Littered by obstacles and setbacks, his long road to recovery is proof that anyone with enough determination and support can beat the odds. It is my hope that my look at recovery will serve as a guidebook to mental health “consumers,” their support network, and the healthcare providers who oversee their treatment and recovery. In his book Recovery is Motion: Journeys’ of Recovery, James David Michell sets up a self help type style curriculum along with inspirational input of the consumers he has aided and found success along the way. He also shares insight into his own disease and ways in which he overcame.

He has worked in the field of mental health for over seven years, and will be graduating from UNT with a degree in Rehabilitation. James is a qualified mental health professional and has a certificate in supported employment. He has used both his experiences in the field, and his firsthand knowledge of the mental disease of schizophrenia to aid people in various positions throughout his home town. You can follow James David Michell as he blogs at , where articles about mental health topics can be found.

Book Extract


We as consumers have been told many times which way we need to “recover” and what it means to be “recovered.” There are some people in the field of mental health who don’t believe that recovery is even possible. While we should be aware of and work in tandem with the clinics and doctors who help us to achieve recovery, it is ultimately a responsibility which we must take on ourselves.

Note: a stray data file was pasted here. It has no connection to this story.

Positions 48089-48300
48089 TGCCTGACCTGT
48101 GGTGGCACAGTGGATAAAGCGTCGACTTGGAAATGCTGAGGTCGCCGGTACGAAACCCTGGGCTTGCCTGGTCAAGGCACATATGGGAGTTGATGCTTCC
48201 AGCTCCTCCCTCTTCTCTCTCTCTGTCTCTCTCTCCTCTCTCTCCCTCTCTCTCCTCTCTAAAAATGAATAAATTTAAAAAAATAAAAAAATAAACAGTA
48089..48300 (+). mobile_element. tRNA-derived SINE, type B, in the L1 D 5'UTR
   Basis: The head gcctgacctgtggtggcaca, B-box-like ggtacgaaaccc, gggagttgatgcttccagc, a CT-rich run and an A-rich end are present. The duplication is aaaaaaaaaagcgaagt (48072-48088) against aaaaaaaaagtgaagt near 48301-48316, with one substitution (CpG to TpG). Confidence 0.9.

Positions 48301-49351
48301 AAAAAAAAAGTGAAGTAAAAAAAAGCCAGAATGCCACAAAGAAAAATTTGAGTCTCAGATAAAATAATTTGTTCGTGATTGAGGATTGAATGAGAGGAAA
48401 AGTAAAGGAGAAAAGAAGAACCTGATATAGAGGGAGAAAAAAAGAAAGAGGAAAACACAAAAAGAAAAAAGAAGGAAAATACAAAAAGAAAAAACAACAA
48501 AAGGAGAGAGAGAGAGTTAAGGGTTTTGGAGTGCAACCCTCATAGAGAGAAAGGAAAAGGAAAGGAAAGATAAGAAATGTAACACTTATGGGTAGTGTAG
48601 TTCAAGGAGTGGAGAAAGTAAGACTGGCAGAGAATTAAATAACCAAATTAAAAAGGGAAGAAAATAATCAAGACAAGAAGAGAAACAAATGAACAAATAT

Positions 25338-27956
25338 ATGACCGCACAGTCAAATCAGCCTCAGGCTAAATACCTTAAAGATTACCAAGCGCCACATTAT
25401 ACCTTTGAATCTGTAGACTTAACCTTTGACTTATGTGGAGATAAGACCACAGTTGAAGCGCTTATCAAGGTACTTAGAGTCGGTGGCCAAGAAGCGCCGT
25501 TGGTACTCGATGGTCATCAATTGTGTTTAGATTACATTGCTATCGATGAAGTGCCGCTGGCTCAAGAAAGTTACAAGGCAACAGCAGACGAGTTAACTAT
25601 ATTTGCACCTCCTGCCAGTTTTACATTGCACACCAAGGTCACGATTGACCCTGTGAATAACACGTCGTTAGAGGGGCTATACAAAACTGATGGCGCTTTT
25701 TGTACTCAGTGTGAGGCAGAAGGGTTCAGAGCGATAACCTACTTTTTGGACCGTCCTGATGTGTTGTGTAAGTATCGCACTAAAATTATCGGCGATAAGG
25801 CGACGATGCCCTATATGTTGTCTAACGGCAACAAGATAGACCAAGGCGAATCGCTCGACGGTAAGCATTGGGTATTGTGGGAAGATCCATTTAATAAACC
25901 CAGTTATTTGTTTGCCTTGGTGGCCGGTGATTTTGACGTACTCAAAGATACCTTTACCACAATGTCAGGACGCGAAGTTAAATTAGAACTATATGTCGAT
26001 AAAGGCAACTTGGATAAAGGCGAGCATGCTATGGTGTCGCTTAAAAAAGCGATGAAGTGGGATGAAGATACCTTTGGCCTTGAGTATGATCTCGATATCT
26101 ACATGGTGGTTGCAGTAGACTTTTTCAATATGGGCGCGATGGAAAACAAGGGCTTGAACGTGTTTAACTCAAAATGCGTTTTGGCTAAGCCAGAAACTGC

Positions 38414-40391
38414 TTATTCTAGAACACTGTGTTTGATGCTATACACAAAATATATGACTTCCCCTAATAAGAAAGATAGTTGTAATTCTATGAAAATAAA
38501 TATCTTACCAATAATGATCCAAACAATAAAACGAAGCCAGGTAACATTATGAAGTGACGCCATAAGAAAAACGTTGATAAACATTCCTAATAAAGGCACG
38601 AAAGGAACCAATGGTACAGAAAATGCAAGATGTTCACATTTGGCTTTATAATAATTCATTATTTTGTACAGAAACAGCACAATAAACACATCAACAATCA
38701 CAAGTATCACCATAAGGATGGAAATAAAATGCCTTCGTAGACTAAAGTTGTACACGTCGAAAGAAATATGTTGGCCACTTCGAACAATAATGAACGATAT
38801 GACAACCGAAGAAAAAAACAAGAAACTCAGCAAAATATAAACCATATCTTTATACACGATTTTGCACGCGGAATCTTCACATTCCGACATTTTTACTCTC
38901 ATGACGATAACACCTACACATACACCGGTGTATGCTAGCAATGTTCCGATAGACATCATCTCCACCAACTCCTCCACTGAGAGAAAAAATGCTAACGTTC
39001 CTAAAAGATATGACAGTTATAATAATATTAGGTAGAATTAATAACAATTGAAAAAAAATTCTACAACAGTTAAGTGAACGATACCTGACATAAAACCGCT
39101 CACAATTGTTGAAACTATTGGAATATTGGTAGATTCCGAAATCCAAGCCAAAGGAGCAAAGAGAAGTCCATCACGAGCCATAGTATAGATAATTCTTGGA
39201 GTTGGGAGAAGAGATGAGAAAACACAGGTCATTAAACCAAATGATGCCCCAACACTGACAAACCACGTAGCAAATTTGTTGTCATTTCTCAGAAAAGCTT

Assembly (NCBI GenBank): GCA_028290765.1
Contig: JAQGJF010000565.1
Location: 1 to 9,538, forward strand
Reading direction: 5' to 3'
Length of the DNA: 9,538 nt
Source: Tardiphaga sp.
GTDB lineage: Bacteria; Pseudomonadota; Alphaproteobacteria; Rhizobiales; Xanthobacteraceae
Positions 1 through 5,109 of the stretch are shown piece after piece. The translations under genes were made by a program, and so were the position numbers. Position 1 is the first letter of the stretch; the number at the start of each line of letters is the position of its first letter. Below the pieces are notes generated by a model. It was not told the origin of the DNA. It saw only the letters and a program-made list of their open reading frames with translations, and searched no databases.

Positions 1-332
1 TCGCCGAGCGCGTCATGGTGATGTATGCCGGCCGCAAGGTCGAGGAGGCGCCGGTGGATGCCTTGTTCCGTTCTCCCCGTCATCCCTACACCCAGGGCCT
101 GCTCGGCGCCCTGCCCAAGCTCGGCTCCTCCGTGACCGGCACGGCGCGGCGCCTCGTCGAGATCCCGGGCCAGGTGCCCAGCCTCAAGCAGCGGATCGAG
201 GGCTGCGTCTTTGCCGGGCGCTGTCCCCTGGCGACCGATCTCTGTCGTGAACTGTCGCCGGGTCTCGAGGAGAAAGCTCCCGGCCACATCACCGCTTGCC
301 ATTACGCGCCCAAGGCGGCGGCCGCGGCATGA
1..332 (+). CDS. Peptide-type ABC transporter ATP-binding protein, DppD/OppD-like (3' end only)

In taking on that responsibility, we need to make sure we have the measurements of recovery determined by ourselves, not by someone else. Making recovery work for us means that it works in our lives and that it is successful for us by the way we view it in our own eyes. Finding the means and methods by which to achieve recovery is an adventure on its own, and there are several ways in which to utilize recovery concepts. Gathered together in this book are many topics which focus on recovery and which promote the active involvement by consumers as they create their own recovery plan. This book includes clinical aspects as well as practiced and practical concepts developed through the eyes of a peer.